The ability of extremist groups such as the Islamic State to lure thousands of young foreigners into their ranks is usually attributed to their propaganda skills and social-media savvy.
Now, Canada, in the foosteps of countries such as France and the United States, is trying to counter the extremist narrative with government-funded videos and materials of its own.
Such outreach initiatives can, however, backfire if not executed properly, as the French learned when an infographic was much mocked for showing warning signs of radicalization appeared to suggest one such clue was the refusal to eat baguettes.
The Canadian project, called Extreme Dialogue, features films and education resources that offer a counter-narrative to young people who might be lured by extremism.
The films include testimony from Christianne Boudreau, whose son, the Calgary Muslim convert Damian Clairmont, died fighting with IS in Syria.
The brainchild of the London-based Institute for Strategic Dialogue. It is funded by the Kanishka Project, a $10-million initiative by the Canadian government to fund counter-terrorism research.
Details of the project remain under wrap until its official unveiling next Tuesday in Calgary.
Two weeks ago, in the wake of the terror attacks in Paris, the French government launched its own Internet counter-propaganda campaign, unveiling a website (Warning: some graphic content) with a video that seeks to dispell myths about joining IS.
The video, titled “Decrypting Jihadi Propaganda” contrasts claims against the reality of life in insurgent-held zones.
Volunteer fighters who think they will join a just cause are reminded that they will “discover hell on earth and die alone, far from home.” Women who want to start a family by marrying a heroic Jihadist, are told they will raise their children in a war zone.
The mixed reaction to the video, however, underlines the challenges in promoting an official message in the digital age.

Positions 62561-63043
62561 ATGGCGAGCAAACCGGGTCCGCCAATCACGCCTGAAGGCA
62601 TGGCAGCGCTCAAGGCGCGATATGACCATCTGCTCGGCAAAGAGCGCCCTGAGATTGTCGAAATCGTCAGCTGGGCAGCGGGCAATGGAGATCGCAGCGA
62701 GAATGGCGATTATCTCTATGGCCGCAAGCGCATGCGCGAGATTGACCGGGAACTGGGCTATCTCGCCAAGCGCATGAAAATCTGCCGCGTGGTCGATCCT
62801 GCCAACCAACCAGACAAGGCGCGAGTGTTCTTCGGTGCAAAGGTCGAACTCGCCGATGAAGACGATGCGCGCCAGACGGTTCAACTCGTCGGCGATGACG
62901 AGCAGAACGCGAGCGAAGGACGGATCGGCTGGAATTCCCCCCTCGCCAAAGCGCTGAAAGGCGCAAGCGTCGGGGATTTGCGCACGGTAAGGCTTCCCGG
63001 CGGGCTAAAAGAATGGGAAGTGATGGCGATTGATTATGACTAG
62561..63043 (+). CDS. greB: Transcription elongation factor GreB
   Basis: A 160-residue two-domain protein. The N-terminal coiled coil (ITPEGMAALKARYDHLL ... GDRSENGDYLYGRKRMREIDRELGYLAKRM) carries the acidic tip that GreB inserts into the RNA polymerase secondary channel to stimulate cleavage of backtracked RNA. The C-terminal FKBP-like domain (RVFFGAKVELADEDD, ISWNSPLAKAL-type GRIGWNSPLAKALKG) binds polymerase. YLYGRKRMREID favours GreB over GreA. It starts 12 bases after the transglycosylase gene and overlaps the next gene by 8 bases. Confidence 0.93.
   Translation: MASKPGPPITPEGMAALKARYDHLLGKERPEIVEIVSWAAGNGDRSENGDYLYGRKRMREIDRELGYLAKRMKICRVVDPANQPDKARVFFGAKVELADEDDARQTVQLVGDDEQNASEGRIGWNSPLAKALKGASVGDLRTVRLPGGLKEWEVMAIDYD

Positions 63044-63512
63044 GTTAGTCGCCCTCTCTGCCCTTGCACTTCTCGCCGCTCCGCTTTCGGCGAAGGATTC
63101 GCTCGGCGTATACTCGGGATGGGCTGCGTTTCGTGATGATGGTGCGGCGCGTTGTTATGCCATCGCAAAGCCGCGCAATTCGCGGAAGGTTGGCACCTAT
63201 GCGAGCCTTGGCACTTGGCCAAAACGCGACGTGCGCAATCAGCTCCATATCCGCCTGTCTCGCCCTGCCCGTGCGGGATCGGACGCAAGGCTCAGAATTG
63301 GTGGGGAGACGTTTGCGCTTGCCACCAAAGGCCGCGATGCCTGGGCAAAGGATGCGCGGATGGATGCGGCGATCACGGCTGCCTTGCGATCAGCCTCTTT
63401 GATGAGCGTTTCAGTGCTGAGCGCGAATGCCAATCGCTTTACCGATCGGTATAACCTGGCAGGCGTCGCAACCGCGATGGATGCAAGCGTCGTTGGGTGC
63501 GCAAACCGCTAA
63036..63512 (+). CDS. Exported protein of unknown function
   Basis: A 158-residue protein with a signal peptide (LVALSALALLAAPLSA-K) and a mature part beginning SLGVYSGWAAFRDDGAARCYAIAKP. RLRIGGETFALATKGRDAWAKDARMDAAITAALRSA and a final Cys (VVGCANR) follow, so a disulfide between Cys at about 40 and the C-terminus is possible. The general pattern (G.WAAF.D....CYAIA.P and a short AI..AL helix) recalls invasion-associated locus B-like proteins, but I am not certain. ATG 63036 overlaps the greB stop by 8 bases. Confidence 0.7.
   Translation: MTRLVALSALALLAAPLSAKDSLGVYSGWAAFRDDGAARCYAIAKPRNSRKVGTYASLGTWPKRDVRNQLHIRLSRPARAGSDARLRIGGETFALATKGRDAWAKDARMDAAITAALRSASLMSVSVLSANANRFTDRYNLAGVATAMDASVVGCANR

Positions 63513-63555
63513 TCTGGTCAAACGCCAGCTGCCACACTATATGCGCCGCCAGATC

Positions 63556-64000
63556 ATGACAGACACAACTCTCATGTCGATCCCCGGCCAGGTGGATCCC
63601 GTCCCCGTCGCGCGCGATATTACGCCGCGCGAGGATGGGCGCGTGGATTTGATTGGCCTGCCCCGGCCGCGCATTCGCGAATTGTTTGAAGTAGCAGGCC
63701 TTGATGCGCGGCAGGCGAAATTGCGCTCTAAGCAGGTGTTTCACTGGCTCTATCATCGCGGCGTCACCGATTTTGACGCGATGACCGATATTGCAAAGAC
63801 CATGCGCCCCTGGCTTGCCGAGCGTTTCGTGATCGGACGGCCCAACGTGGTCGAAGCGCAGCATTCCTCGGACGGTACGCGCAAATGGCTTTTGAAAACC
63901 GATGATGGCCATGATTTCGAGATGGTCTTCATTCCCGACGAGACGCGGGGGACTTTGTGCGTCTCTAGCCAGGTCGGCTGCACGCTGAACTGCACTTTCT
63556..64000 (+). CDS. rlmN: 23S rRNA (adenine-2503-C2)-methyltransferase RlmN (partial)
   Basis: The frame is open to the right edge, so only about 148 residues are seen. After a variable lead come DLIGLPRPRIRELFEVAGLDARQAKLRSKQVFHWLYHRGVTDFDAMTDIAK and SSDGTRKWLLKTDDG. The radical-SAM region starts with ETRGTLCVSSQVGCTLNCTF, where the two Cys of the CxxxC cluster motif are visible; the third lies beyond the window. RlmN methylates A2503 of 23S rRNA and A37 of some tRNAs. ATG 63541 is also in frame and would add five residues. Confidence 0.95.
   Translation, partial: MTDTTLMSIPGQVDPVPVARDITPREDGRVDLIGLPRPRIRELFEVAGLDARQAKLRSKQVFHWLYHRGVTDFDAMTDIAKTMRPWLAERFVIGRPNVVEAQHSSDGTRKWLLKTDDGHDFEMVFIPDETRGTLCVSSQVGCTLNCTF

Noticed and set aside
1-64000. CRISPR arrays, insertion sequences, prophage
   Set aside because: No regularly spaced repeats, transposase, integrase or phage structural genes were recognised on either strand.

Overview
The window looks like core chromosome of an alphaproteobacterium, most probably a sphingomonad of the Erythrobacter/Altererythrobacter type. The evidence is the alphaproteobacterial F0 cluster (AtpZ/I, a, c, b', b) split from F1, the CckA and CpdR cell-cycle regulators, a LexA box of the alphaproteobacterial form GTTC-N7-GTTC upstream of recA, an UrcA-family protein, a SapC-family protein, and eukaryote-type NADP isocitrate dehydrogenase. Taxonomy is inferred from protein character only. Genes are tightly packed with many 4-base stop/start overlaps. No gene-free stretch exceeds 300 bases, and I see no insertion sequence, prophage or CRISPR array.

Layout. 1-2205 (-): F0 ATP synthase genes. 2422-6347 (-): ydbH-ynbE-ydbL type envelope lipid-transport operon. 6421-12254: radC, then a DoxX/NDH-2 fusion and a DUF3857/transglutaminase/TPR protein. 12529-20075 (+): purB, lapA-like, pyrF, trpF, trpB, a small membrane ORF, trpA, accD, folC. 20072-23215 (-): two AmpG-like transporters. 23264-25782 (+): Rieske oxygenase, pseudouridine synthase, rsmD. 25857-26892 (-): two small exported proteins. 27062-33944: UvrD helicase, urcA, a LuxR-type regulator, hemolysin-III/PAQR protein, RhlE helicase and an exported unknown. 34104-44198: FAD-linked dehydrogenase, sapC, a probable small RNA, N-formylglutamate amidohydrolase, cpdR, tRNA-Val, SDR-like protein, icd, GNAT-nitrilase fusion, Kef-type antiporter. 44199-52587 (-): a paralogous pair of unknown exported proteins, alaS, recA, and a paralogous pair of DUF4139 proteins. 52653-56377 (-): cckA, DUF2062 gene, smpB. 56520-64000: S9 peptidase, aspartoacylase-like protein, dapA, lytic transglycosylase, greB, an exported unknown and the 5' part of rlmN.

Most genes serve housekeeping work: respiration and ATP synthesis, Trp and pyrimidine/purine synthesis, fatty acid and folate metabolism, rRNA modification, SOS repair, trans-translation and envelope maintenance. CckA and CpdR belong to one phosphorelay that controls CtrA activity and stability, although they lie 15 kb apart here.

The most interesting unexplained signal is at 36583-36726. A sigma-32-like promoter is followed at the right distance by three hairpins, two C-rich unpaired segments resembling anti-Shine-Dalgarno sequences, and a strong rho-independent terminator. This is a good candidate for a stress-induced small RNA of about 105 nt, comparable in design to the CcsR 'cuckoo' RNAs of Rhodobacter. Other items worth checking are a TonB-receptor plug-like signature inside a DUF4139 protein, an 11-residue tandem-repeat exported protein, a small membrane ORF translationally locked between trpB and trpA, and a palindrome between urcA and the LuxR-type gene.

French officials are aware that their production is just a preliminary step with limited impact, said Nicolas Vanderbiest, a doctoral student in the political-science faculty of the Université catholique de Louvain.
Mr. Vanderbiest, who studies how information spreads online, said he had spoken at a conference with French specialists familiar with the campaign. “They were happy that they were getting a lot of views. It was a way for them to show that they are present out there ... They are conscious they need to go beyond that.”
The French campaign has been criticized both for its concept and execution.
Several analysts noted that wannabe jihadists are by nature skeptical of mainstream media and official narratives.
The campaign is akin to anti-cigarette ads that warn that smoking kills, says French e-commerce entrepreneur François Momboisse, an expert in digital marketing. “You're using rational arguments to counter a yearning that isn't and I'm not sure it will work,” he said.
Mr. Vanderbiest said the video is coming out at a time when young people no longer rely on traditional mass media.
He said what gives a video authority is whether it is shared and propagated by trusted peers and influencers on social media. “For them, a video from a government website is not interesting,”
Furthermore, it is unlikely a wannabe Jihadi would stumble onto the video by accident. Because of the way it is labelled, the government film does not come up when one does a Google search for IS videos.
The implementation of the campaign has also been questioned.
The much-derided infographic purported to show clues that someone was radicalizing.
The anti-social signs included withdrawing from friends and family, shunning television, movies or music, snubbing sports to avoid mingling with women, and changing their diet.
Unfortunately, the image for dietary change showed a cross over a loaf of bread, triggering much joking about the government warning against people who won't eat baguettes.
Parodies of the infographic appeared, suggesting similar techniques to detects librarians or machismo (below).
The campaign, dubbed Think Again Turn Away, is “a gaffe machine,”" said Rita Katz, director of the SITE Intelligence Group, which monitors extremists' online activities.
In a comment piece last fall in Time magazine, she said the State Department's outreach was ineffective and providing jihad sympathizers with a stage.
She noted how the Twitter account argued with pro-Jihad users in ways that highlighted American policy shortcomings or failed to distinguish between IS and its rivals in the al-Nusra front.
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